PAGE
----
[Note: A. W. Hooker was the editor & administrator of The Bluefields Weekly.]   "Mr. A. W. Hooker: Sir—¶ We have read in your “Weekly” of June 7th, your vile and malicious attempt to set the Government of Nicaragua, our Government as you expressed it, more against us, if that were possible. We are not surprised at this, as it is now quite a while we have learnt “what you give” as the boys say. We are not surprised since we are all familiar with the vanity and unholy ambition that has already destroyed your soul, and is now eating out your heart . We know that it would be your greatest pleasure to see every other creole in the mire, or even extinct, while you alone survive as irrefutable proof of your far fetched superiority. ¶ We fully realize that you would not feel the slightest compunction to have the entire creole community crushed and ground to powder if only thereby you would gain higher personal honors. If the creoles were guilty of disloyalty to Nicaragua, and by your information you could have every mother’s son exiled and slain, we are agreed that nothing would stop you, as long as you saw some individual, personal advantage ahead. ¶ We are not surprised that you should try to put the Government against us, but we are surprised at the hypocritical, false, misrepresentation you are trying to make, and the entire illogical trend of your discourse. ¶ A man can never be a traitor to a cause to which (------) to get in touch with some representative of the British Government,--one of the signatory powers of the Harrison Altamirano Treaty—to see to it, if possible, that Nicaragua comply with the terms of the Treaty. ¶ There is nothing in that treaty which conflicts in any way with the treaty made between Nicaragua and Mosquito in 1894, called the Mosquito Convention, but Art. 2 of said Convention, guarantees to the Mosquito Coast that all the revenues collected by the Coast shall be expended for the upbuilding and development of the Coast, instead of for the benefit of the Interior, which leaves the Coast (the goose that lays the golden egg)—to perish. ¶ Patriotism is what has always urged us to struggle forward in our efforts to obtain justice for our Coast. Bluefields must be built. ¶ Comparing us with traitors, while your Mr. Hooker have fought in the hundred—one revolutions since 1894 against your Government. You have been a leader, in revolutions against the liberal Zelaya, you served as Senator with the Conservatives, and when they rejected you from being Senator, you fought against them until they were overthrown. So you are neither Zelayista, Liberal, nor Conservative. What are you? ¶ If at any time we Indians and Creoles should take up arms against Nicaragua, (for discontent caused through injustice and ill treatment on the part of the government, which have been our lot for the last thirty-five years), it could only be a justifiable struggle against oppression, as was fought by George Washington, and also by the Central American republics, by Nicaragua herself against the oppression of Spain. ¶ The very fact that Great Britain had the faculty to impose a treaty upon Nicaragua which she was glad to accept, is proof enough that we did not belong to Nicaragua formerly, and we repeat that Nicaragua had never been able to colonize the Mosquito Coast, for while Nicaragua was still subjected to Spain up to the year 1890 Mosquito was (------) praised and handed out promises on a silver platter. When the danger is over (--), we are entirely ignored except when it comes to the matter of taxation. ¶ When Nicaragua shall have complied with her obligation of spending the revenues of the Coast for the Coast’s benefit,--Bluefields shall become the “City Beautiful”, and the Coast will be given a chance to live, and develop. This will be no disgrace or humiliation to Nicaragua, as you argue, Mr. Hooker, for it will still be Bluefields, Nicaragua. ¶ To obtain this end, not only should we Indians and Creoles strive, but it should be the duty of everyone residing on the Coast, natives as well as foreigners to give their moral support to this cause,--one of justice and humanity, which cries out for immediate help, attention and action. ¶ Instead of knocking the Coast’s rights and privileges, you, Mr. A. W. Hooker, should be the first to stand firmly for the Coast and its rights. That is the way to show patriotism. ¶ You would like to nationalize the Coast,---but cease your vain endeavours, friend. The Coast will be nationalized just as soon as the government righteously complies with the terms of the Mosquito Convention and the Harrison Altamirano Treaty. ¶ With all your wrong sided patriotism, Mr. Hooker, you cannot deny that the town of Bluefields was one hundred per cent more moral, religious, and prosperous in the old Mosquito days than it is now. Demonstrate your patriotism by showing your Government the right road to take. Help it to solve the problem,---Nationalization so near and dear to you. ¶ You would put the National Government against us, but instead you are simply putting yourself in bad grace with every well thinking resident on the Atlantic Coast. ¶ We will close by reminding you of the opportunity you had for showing love of country, of patriotism, when we subscribed a goodly sum of money and sent you to Guatemala to present our wrongs before the British Minister. From Guatemala you went on to Managua. You returned without being able to give one sensible talk that you had with the Minister in Guatemala. ¶ You were advised by a certain lawyer in Managua, that as the Government,---your government— . . . "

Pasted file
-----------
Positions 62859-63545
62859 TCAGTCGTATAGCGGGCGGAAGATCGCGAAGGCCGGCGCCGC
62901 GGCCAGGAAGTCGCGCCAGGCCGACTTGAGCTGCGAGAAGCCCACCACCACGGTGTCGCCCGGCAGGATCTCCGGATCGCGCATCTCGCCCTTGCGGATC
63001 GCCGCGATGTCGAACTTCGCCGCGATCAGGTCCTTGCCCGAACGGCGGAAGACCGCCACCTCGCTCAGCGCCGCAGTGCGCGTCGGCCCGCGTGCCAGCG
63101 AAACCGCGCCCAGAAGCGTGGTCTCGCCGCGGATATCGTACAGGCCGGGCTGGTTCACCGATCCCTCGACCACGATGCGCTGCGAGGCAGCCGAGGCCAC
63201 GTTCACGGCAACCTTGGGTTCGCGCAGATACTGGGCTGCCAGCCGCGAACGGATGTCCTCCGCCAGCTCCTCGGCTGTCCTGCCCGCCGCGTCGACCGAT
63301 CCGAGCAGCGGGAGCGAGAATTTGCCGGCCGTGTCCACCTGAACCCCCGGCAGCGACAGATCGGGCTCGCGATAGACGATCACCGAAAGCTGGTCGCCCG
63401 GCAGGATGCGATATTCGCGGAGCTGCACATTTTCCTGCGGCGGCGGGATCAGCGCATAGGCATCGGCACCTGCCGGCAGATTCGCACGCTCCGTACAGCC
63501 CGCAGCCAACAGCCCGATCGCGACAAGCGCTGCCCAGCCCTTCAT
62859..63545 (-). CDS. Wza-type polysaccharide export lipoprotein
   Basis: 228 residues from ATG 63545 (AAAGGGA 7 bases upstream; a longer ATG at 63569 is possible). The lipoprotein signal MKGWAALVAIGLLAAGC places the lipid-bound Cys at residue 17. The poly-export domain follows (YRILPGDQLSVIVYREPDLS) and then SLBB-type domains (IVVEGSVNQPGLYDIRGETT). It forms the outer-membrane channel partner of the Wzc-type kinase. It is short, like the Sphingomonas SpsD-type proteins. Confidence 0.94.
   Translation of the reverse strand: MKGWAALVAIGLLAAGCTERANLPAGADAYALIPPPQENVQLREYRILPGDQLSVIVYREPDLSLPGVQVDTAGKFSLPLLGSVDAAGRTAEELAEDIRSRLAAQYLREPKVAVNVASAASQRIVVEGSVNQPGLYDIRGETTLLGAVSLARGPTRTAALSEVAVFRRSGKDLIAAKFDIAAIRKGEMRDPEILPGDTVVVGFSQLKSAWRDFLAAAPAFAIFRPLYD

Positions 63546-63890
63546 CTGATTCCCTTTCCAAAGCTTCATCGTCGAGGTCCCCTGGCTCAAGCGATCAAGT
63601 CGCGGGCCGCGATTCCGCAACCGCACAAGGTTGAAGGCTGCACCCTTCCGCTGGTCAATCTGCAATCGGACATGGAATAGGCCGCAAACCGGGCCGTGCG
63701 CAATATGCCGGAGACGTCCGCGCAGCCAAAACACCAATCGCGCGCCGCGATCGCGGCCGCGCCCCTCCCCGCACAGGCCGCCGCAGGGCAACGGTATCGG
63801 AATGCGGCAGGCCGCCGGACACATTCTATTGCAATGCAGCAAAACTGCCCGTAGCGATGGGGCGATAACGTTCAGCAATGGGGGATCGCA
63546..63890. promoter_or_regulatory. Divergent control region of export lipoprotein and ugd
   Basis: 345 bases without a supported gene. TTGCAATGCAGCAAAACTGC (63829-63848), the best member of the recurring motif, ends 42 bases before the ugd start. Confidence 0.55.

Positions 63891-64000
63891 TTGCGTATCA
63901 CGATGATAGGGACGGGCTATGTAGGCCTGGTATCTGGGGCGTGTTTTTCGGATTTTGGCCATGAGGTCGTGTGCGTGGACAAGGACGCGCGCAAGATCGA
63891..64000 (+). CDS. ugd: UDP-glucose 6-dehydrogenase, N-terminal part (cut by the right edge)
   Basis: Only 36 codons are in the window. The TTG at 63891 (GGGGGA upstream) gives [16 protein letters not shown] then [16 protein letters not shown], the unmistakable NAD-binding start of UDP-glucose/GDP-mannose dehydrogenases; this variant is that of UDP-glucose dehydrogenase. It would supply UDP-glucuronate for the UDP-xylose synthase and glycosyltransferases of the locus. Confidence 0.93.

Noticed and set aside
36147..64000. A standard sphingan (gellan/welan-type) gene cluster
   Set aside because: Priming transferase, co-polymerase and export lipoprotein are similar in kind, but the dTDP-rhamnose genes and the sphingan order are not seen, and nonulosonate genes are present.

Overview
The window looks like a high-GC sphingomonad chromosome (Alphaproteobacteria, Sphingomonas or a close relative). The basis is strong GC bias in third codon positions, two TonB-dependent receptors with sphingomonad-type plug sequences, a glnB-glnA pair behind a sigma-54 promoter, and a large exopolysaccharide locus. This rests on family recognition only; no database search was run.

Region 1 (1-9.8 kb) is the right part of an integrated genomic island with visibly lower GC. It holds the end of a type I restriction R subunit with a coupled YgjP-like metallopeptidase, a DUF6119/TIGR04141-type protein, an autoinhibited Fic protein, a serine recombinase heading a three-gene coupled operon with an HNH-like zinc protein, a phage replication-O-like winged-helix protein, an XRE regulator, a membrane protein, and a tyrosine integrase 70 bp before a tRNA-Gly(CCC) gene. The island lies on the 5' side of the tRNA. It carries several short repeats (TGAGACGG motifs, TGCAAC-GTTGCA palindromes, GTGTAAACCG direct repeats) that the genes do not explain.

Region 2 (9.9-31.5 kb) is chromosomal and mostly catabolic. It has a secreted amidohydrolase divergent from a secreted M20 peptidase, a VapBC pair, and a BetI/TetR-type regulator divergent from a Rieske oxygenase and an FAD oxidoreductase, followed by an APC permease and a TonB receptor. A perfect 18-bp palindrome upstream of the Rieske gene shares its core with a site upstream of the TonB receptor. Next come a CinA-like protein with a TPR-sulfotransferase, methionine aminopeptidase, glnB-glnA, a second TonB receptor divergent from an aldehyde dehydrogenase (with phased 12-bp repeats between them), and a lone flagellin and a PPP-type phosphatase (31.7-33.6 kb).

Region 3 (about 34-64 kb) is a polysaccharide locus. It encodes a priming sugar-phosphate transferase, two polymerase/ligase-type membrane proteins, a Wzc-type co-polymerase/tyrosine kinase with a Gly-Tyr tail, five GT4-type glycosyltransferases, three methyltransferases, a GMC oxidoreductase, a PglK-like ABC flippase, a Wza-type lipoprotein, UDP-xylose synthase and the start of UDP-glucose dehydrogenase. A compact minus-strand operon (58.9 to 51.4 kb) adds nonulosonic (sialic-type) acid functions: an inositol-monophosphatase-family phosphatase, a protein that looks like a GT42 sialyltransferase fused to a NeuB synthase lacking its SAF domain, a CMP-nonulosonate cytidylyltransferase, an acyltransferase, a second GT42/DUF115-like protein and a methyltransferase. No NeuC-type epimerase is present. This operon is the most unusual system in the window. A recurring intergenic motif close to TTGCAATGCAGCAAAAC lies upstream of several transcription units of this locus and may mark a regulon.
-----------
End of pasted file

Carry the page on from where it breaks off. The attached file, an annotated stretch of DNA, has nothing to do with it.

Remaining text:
3.   18 June 1930.